Belt up and enjoy this 365-day ride as you cruise past the most momentous motoring events in history. Packed with fascinating facts about races, motorists and the history of the mighty engine, this is a must-visit web site for any car enthusiast.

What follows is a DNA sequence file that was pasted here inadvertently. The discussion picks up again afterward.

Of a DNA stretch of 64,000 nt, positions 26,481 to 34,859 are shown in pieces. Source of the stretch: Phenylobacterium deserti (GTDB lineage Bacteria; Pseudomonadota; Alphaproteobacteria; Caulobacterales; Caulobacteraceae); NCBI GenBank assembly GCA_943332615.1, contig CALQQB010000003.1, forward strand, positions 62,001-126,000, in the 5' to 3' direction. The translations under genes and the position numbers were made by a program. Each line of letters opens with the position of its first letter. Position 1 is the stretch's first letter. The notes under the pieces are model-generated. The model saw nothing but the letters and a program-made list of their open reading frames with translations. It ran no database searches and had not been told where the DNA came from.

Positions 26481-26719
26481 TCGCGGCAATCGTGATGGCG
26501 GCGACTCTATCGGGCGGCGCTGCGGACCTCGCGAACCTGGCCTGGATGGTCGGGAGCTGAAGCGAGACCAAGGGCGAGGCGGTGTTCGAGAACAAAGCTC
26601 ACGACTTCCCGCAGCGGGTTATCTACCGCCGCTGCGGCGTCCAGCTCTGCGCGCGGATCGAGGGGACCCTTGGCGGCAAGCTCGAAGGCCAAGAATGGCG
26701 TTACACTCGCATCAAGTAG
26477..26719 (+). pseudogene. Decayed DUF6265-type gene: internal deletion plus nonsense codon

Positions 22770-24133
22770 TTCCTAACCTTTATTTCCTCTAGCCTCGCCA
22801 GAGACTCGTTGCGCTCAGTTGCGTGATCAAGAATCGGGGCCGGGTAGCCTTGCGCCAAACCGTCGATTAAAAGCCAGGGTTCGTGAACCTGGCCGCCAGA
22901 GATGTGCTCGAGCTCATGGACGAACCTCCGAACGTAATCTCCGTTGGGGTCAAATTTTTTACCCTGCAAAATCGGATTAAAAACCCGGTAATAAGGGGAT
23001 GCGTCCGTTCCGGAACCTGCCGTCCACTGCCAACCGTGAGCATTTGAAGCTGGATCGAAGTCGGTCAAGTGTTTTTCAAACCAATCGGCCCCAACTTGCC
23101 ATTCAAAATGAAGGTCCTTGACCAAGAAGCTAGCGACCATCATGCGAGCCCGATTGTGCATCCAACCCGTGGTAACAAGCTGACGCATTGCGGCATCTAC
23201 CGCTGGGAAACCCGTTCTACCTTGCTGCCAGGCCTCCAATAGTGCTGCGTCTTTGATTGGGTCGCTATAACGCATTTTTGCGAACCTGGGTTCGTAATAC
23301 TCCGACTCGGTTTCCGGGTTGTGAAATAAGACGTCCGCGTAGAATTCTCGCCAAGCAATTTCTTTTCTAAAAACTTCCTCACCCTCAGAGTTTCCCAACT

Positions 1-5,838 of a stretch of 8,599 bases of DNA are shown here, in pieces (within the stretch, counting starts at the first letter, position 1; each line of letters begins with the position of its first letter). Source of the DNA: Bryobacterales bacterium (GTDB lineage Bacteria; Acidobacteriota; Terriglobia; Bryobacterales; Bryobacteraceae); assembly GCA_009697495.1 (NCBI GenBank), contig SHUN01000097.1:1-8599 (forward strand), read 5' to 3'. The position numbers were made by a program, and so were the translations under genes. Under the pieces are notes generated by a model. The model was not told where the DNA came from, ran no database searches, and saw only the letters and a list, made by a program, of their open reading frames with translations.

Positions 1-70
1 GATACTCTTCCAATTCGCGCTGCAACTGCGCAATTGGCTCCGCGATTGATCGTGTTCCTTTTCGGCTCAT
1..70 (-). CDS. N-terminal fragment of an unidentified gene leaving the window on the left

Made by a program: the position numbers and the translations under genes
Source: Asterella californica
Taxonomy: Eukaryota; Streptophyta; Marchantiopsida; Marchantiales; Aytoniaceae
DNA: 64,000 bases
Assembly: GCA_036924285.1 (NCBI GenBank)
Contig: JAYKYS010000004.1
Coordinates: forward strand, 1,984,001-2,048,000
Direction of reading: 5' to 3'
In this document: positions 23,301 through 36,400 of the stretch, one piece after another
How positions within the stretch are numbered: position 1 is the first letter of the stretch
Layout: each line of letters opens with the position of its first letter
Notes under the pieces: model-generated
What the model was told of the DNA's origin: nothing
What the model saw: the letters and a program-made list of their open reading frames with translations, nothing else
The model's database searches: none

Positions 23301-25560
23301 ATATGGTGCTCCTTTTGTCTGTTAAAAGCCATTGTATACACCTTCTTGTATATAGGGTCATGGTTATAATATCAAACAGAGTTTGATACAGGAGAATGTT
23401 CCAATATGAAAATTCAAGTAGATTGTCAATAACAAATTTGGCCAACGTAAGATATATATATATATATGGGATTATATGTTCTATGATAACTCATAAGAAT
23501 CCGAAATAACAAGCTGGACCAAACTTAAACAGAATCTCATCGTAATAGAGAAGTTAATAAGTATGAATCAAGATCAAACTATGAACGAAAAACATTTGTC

Citroën presented the second model in its range: the B2 - a more powerful and advanced version of the Type A. It was the second European car to have been constructed according to modern mass production technologies. The new car offered more power, the size of its 4-cylinder engine now being increased to 1,452 cc. The car was sometimes known as the Citroën 10HP (or 10CV), the HP in the suffix being a reference to its fiscal horsepower, a number computed according to the cylinder diameters and used to define its taxation class. In terms of engine power, maximum output was listed as 20 bhp at 2,100 rpm, which translated into a claimed top speed of 72 km/h (45 mph). Power reached the rear wheels via a three speed manual transmission: there was no synchromesh. Advertised fuel consumption of 8 litres per 100 km converts into a remarkable 26 MPG (using US gallons) or more than 31 MPG (British gallons). The car quickly gained a reputation for robustness and economy. The car was manufactured, just five minutes from the Eiffel Tower, in the 15th arrondissement of central Paris at the famous factory in the Quai de Javel (subsequently renamed Quai André-Citroën), which by 1925 was producing at the rate of 200 cars per day, applying techniques then known as "Taylorism" which André Citroën had studied personally and in depth during a visit to Dearborn that he had undertaken during the war in order to master the techniques being applied by Henry Ford for the production of the Model T.